Indira, dosakaya vadiyalu is my fav, very simple to make. Soak pesalu over night and grind course with ginger and chilies and jeera. make sure no water is added. then add cubes dosakaya and salt and mix well and add few tbsp of rice flour for crunchiness and deep fry. one tasty vada’s I say. have fun with ur harvest we in CA have been experiencing unusually cold spring, can’t wait for summer :)

  • By Sapna, May 24, 2010 @ 4:58 pm

    Indira,

    Those pequins look cute. I have planted Cherokee Purple too. I heard purple tomatoes are the best tasting. Love to hear from you about their taste.

  • By Indira, May 24, 2010 @ 8:07 pm

    Thanks, Gowri!

    Sowmya: Happy, yes. Jealous, please don’t be. It makes me sad to read that.

    Thanks Haritha and Sonia.

    Jai Ma Shambhavi. It’s so good to hear from you. How are you and hope the book is doing well.
    I am going to look for those products. That natural vinegar sounds really good. Thanks for the ideas.

    Sandhya: I wish my father in law was here this summer too. He would have loved your pickle idea. This is similar to carrot-radish pickle I prepare. But here with cucumber. Really interesting. I’ll prepare a small batch sometime this week. Thanks for the idea.

    Ramya: Thanks. I’d have shared the harvest with you if you were here in Houston.:)

    Vidhya: I definitely see the possibility for a tasty cucumber pickle. Thanks for the link.

    Nandita: how are you, my friend? I guess the baby is keeping you busy and away from us.:)
    I have dahi and homemade curry leaf podi. Will try it for tomorrow’s meal. Thanks for the suggestion.

    Usha: Bookmarked the link for Pulikuthi Upperi. Thanks!

    Thanks Sridevi and NS.

    Maya: Mom’s recipes, then I’ve to try.:) I’ll try that zucchini moong dal and omelette combination. Thanks for the ideas.

    Sreelu: Dosakaya vadiyaalu, sounds really good. Will make some when I have some friends over. Thanks for the recipe.

    Sapna: Good choice there with cherokee purple. Mine is still ripening on the counter. The color is almost like clotted blood, that deep. I hope the hype matches the taste.:)

  • By Shambhavi, May 25, 2010 @ 11:40 am

    Thanks, Indira, for remembering me. In fact, I found out just this week that my book, “Pilgrims to Openness,” won a silver medal IPPY (Independent Publisher Book Award) for best books about religion in 2009.

    Also just made mung dosa with homemade sprouts and grated veggies. Yum.

  • By Gini, May 25, 2010 @ 9:05 pm

    Wow! That okra looks so good. My veggie patch needs some more action.

  • By Sakuntala, May 26, 2010 @ 1:32 am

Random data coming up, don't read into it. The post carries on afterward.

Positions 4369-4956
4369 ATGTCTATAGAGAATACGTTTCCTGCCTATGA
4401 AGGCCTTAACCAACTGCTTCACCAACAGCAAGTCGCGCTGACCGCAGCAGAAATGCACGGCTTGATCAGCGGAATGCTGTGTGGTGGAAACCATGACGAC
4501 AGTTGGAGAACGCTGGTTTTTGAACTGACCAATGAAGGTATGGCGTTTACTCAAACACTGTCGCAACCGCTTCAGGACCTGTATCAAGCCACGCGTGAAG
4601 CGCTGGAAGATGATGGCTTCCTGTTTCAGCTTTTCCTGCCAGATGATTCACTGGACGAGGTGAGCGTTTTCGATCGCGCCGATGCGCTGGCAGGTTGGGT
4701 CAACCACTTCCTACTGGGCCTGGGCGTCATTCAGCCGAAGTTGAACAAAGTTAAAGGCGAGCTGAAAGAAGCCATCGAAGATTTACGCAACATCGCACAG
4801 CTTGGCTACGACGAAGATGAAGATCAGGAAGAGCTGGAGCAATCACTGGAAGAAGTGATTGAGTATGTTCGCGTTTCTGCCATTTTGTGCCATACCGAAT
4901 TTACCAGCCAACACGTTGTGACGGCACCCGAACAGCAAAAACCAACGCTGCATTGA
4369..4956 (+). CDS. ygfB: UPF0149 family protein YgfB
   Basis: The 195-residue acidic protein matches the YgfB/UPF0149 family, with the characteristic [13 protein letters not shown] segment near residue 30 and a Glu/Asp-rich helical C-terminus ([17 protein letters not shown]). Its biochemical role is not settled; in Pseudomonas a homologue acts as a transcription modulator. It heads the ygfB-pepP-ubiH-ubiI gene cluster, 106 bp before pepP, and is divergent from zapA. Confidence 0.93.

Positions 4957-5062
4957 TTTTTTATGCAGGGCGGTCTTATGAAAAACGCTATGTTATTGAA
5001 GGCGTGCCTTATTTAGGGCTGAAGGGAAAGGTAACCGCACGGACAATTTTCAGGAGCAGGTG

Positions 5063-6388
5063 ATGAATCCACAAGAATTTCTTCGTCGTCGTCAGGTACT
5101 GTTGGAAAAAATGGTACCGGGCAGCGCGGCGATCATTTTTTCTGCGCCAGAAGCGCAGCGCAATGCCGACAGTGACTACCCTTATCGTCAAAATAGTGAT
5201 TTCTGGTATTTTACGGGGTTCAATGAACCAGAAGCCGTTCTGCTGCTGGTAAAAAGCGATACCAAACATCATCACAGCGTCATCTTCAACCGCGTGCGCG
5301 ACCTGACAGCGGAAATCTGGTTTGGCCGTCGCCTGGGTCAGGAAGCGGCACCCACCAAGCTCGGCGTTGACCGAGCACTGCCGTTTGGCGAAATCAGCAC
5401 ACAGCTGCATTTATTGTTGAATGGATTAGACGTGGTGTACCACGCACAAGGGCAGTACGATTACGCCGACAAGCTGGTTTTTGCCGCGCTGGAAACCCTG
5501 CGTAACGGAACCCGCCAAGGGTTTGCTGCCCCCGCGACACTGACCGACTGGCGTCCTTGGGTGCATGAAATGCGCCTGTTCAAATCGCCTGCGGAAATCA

Hi India,
    Your workout vratham semms to be working!!..

    By the way, I am in search of peacock tapestry (that you posted in June 2006), since last Friday. No luck. Can you send me the design chart and stitching guide.

    Thank you.
    Sakuntala

  • By Madhu, May 26, 2010 @ 7:03 am

    Hi Indira, love ur post & your vegetable basket from ur garden. Here is simple but delicious pickle recipe: wash & dry the cukes (no need to peel) & cut them round or long & add some green peppers & add some coarsly grinded mustard seeds (rai reg. black one) salt & haldi red pepper pd. if not using green one & add heated oil on room temp. & shake the bottle & after three days its ready to consume & store in the fridge caz it gives longer shelf life. enjoy.

    Perfect. Exactly what I was looking for. Thanks Madhu.
    -Indira

  • By Sakuntala, May 26, 2010 @ 9:49 pm

    Sorry Indira. I spelt your name wrong. Very sorry about it.

    Sakuntala

  • By Anu, May 26, 2010 @ 9:58 pm

    Hi Indira,
    I just recently discovered your amazing blog. I love your posts about your garden. For zucchini, you can try zucchini kootu from Vaishali’s blog:http://earthvegan.blogspot.com/2009/08/recipe-i-am-sharing-today-came-from.html.

  • By Anne, May 28, 2010 @ 1:17 pm

    Indira, your blog is a pleasure. I found it when looking for an Indian recipe this winter and have tried six or seven of your recipes, all to great success! I love the freshness and complexity of the tastes – and the fact that the recipes I’ve tried have not been difficult.

    I would like to purchase a good basic Indian cookbook. Do you have a recommendation for me. I would like it to be from your region of the country as I find the food you prepare delicious.

    Thank you! And many good harvests this season.